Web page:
I discovered a new species this morning. The BRINO. It’s not even endangered — in fact it may be what we’re all talking about after March 2019.
‘Brexit In Name Only’ is what we were debating this morning at a London First event I was chairing with Labour Peer, Lord Liddle, member of the Lords EU Select Committee, and Suzi Ring from Bloomberg. The session crystallised a thought that’s been clawing away at the back of mind — Brexit will never end.
Everything points to transition
The real negotiations won’t happen until after Brexit day in March 2019, because we’re headed for a Brexit without a settlement. The terms of our new trading arrangement with the EU are getting kicked further and further into the long grass. Even in the event of a total breakdown of relations between the EU and the British government, there is enough mutual interest on both sides to prevent a chaotic exit which means even hard Brexit is likely to include the transitional period.
Basically, Brexit will be so shady that the big debates over sovereignty, market access and movement of people will be raging for years to come. Brilliant.
Natasha Ryan, Brexit Campaigns Manager, sums up the key talking points:
Liddle underlined that there would be very few new developments at the European Council summit this week.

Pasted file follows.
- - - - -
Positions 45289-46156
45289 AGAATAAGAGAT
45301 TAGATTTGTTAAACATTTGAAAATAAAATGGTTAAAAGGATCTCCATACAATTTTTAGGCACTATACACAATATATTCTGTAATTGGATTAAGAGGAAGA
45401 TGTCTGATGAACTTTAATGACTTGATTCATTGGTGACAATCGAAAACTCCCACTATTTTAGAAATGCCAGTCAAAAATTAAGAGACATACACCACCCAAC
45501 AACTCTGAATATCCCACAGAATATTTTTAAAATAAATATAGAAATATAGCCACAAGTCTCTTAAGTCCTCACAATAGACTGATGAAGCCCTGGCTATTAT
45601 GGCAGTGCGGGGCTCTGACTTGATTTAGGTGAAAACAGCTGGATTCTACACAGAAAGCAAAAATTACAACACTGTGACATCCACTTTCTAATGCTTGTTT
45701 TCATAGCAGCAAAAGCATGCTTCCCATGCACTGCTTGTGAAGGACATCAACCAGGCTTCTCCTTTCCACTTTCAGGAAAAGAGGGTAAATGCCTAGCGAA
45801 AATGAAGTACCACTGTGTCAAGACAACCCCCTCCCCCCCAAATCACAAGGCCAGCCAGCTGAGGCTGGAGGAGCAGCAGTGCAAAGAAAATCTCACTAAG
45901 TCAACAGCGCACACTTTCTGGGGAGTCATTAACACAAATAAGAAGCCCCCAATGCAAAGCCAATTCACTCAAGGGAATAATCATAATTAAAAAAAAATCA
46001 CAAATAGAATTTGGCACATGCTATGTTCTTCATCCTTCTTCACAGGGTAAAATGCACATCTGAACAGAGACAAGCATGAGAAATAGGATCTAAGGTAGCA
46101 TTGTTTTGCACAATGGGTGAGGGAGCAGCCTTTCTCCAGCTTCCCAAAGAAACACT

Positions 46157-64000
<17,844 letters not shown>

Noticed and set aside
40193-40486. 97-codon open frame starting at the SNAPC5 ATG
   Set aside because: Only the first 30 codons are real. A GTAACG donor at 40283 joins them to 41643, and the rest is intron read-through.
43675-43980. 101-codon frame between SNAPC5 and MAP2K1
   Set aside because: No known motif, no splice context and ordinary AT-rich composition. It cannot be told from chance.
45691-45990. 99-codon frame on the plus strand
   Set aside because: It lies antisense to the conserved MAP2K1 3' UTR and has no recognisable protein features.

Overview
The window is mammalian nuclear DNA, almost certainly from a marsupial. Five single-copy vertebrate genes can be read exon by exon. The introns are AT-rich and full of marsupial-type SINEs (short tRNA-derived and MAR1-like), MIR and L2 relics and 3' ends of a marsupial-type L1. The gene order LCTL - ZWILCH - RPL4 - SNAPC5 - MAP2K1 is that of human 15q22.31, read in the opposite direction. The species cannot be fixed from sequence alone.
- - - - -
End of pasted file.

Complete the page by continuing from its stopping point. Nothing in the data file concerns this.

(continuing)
“The EU27 do not have much to negotiate with. There has still been no detailed statement on the UK’s vision for the future relationship.”
Liddle also reflected on the lack of political bandwidth amongst the EU27. With the member states having to fight fires in all corners, the European Commission has led negotiations, taking an administrative, treaty-based view.
The trade split
Highlighting the core divide on trade, Liddle said. “The UK government believes that frictionless trade is possible and that there won’t be a need for a hard border, as this will be resolved in the trade agreement. The EU, on the other hand, takes the view that the two trading partners won’t have the same economic relationship post-Brexit, and that some kind of border will be necessary.”
With thanks to event host, Ian Smart from Grant Thornton LLP.
This was the second of a series of events about the Brexit negotiations. Read leading trade expert Alan L Winters’ comments from our first session. Our next event is in October, on ports and airports, more details to follow.
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